The bad news just keeps coming for Ashley Madison users -- now a new report indicates encryption methods were just plain bad at the site.
For the men who had their passwords on AshleyMadison.com cracked by a research group recently, you can rest easy: CynoSure Prime won’t be releasing them. But perhaps even more alarming is just how easily they did it.
The first breach of Ashley Madison happened back in August when loads of user data was released, embarrassingly revealing that virtually all of the users were men and many of the relatively few female accounts were actually most likely fake. But many thought at least the passwords were stored in a secure way. However, CynoSure Prime’s recent hack proves that’s not the case, according to a Slate report.
The team posted an explanation of how it decrypted 11.2 million of 36 million leaked passwords, and the results were interesting. They didn’t use a brute force approach, which would have taken years, so they looked around for loopholes in the source code of the site.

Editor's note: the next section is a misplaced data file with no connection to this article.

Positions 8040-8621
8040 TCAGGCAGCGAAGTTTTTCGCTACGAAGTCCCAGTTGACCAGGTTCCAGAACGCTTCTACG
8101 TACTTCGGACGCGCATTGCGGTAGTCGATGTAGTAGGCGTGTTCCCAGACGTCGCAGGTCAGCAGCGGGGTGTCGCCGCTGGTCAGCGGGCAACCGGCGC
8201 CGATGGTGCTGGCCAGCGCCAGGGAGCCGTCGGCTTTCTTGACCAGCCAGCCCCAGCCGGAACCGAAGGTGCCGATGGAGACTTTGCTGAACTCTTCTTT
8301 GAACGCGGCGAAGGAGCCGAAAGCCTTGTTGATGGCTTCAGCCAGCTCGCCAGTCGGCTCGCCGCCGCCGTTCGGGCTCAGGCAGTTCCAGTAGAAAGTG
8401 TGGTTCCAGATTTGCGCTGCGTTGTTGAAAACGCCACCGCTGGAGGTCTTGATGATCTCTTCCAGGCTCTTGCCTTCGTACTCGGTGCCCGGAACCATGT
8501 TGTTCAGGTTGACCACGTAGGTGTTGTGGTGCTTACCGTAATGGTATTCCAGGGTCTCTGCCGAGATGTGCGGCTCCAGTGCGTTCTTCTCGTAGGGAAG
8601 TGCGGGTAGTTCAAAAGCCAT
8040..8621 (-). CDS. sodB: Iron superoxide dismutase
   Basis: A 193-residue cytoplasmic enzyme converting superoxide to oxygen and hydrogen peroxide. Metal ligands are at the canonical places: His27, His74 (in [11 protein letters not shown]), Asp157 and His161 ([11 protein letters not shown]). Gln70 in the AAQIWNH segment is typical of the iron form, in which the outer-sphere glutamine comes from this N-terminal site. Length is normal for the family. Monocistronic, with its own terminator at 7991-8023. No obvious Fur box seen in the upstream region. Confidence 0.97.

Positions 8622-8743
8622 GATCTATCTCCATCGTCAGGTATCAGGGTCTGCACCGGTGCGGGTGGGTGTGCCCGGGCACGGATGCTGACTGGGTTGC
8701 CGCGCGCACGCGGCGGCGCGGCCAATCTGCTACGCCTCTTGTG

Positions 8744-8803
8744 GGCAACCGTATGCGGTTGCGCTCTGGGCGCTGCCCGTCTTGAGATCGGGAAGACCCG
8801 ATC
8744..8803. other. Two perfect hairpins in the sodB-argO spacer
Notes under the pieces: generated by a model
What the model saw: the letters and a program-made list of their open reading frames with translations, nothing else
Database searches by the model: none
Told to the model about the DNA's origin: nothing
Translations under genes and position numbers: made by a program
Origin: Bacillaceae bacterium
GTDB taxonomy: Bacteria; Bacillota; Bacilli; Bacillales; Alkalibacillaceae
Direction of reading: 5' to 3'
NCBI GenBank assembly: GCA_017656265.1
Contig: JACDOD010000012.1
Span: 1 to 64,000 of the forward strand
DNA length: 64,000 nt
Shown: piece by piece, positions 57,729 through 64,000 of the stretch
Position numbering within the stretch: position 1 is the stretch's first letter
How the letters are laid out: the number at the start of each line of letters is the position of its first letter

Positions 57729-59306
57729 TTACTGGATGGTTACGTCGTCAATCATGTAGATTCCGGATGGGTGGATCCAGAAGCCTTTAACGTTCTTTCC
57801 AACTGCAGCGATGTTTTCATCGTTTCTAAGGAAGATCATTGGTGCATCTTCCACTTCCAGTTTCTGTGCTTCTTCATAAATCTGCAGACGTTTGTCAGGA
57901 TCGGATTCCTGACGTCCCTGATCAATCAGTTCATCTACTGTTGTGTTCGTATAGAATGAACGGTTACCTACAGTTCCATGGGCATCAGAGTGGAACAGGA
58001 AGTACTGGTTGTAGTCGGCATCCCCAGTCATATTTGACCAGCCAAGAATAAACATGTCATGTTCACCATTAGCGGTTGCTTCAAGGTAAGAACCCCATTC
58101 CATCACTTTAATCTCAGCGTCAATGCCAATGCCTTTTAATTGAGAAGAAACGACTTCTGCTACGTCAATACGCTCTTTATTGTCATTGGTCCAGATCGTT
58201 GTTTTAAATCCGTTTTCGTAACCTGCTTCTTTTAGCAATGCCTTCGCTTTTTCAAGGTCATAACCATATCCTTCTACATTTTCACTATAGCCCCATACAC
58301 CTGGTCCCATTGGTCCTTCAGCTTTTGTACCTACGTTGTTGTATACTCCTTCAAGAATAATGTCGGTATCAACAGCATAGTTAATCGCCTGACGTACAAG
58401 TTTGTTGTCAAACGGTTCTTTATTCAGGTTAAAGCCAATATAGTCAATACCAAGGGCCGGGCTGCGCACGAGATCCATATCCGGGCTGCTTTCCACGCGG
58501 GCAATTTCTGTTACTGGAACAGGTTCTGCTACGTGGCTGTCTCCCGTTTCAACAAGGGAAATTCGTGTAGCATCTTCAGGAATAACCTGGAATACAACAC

They found that Ashley Madison had hashed and stored many of its passwords with the bcrypt encryption utility, but 15.26 million passwords — nearly half of them — were hashed with a convenient but more crackable MD5 algorithm. In other words, the site just got lazy with security, it appears.
The researchers took the efficient approach of attacking the MD5 tokens, and it was a resounding success for them: they were able to crack 11.2 million passwords, and they believe they coul get the rest of them too.
Essentially, Ashley Madison appears to have taken a shortcut to make it easier to deal with its massive library of passwords, but in order to do that they had to sacrifice security. The CynoSure Prime team was able to crack the passwords in a matter of days.
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